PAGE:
Bloomberg - Scientists have linked Oklahoma’s biggest recorded earthquake to the disposal of wastewater from oil production, adding to evidence that may lead to greater regulation of hydraulic fracturing for oil and gas.
The 5.7-magnitude quake in 2011 followed an 11-fold bump in seismic activity across the central U.S. in recent years as disposal wells are created to handle increases in wastewater from hydraulic fracturing, or fracking.
Researchers at the University of Oklahoma, Columbia University and the U.S. Geological Survey, who published their findings yesterday in the journal Geology, said the results point to the long-term risks the thousands of wells pose and shows a need for better monitoring and government oversight.
“There’s not a magic bullet,” Heather Savage, assistant research director at the Lamont-Doherty Earth Observatory at Columbia University, said in an interview. “But if we have more monitoring capabilities, we can watch these things, and catch all the precursor events.”
The earthquake near Prague, Oklahoma, on Nov. 6, 2011, was the state’s biggest and may be the largest linked to the injection of water from drilling process, the researchers reported. The state’s geological office disagreed, and said it was likely “the result of natural causes.” The temblor destroyed 14 homes, damaged other buildings, injured two people and buckled pavement, according to the report.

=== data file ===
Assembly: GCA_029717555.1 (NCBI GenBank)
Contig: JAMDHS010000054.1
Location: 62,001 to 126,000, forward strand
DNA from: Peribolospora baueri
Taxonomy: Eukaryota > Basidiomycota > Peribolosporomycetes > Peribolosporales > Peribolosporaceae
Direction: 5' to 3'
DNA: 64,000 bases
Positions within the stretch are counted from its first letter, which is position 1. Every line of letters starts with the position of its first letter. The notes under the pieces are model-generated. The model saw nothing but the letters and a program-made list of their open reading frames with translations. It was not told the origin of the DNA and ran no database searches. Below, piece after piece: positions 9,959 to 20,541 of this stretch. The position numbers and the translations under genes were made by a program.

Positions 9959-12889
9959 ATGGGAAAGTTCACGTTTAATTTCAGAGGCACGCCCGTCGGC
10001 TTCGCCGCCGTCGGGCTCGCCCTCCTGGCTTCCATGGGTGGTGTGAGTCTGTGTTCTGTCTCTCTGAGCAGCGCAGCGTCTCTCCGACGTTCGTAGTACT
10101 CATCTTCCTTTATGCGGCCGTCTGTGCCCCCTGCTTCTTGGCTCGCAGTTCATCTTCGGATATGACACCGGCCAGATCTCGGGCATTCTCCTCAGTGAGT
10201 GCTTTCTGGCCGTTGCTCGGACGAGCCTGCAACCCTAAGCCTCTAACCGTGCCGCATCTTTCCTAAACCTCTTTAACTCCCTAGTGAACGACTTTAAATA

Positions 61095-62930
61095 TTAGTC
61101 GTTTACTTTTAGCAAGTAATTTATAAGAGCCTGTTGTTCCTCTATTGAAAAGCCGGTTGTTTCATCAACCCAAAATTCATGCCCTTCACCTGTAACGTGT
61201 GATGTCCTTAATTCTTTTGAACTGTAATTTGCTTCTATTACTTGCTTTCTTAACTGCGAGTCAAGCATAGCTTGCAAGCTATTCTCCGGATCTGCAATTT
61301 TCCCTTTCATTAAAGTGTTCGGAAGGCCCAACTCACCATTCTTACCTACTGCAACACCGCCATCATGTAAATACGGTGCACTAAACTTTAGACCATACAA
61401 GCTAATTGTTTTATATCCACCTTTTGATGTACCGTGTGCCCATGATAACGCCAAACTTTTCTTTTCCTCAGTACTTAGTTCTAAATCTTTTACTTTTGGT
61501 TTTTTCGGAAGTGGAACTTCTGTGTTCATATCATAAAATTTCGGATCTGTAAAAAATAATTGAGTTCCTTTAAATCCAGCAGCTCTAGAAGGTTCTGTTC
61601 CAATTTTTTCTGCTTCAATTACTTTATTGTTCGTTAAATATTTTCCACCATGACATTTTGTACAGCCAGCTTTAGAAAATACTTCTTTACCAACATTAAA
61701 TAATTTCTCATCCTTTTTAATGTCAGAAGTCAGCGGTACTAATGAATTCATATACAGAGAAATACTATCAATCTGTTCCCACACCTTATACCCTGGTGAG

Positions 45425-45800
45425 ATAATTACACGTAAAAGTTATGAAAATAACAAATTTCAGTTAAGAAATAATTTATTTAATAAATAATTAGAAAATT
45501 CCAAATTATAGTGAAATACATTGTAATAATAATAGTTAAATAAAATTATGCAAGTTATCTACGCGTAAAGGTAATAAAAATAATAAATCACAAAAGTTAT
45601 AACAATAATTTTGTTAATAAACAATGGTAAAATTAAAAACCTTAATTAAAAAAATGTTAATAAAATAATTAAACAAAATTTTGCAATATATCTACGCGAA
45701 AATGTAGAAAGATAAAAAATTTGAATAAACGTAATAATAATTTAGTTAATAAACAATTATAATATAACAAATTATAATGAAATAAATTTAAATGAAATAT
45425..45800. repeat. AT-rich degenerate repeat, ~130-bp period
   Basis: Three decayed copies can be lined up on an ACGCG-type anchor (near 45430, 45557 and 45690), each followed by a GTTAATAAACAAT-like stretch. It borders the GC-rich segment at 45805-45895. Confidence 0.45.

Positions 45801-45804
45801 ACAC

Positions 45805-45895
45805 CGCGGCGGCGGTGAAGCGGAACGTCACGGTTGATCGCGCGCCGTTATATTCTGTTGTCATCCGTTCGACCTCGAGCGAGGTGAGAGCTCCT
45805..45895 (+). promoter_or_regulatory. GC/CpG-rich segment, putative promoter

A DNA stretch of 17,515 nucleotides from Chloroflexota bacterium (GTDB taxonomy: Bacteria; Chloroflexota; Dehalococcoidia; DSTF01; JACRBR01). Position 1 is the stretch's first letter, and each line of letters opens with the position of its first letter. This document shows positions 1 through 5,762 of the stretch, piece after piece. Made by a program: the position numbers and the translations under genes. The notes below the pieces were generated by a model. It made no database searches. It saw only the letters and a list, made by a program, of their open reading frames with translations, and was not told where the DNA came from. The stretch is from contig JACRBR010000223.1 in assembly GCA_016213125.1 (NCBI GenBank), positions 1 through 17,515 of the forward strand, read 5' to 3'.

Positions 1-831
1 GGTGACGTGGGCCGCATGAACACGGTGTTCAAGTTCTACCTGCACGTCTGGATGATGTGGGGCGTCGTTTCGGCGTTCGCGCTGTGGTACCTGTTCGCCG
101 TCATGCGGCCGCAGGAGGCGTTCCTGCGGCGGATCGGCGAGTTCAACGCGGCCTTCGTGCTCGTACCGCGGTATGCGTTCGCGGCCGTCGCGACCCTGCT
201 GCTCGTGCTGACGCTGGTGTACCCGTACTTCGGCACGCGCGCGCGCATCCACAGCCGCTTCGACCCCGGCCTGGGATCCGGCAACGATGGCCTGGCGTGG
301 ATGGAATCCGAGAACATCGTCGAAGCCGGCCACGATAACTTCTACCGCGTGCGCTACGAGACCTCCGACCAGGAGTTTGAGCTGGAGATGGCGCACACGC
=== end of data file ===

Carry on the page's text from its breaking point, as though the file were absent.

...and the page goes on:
The wastewater behind the earthquakes came from conventional wells in the Hunton formation, said Katie Keranen, assistant professor at Oklahoma and co-author of the report. The findings are a cautionary note for disposal of the millions of gallons of fluids from hydraulic fracturing, she said.
“It has little to do with where the water comes from,” Keranen said in an interview. “What really matters is how you’re getting rid of the water.”
A spate of earthquakes in the central U.S. in recent years is “almost certainly” man-made, and may be connected with wastewater disposal, U.S. Geological Survey researchers said a year ago. For the three decades until 2000, seismic events in the nation’s midsection averaged 21 a year. They jumped to 50 in 2009, 87 in 2010 and 134 in 2011.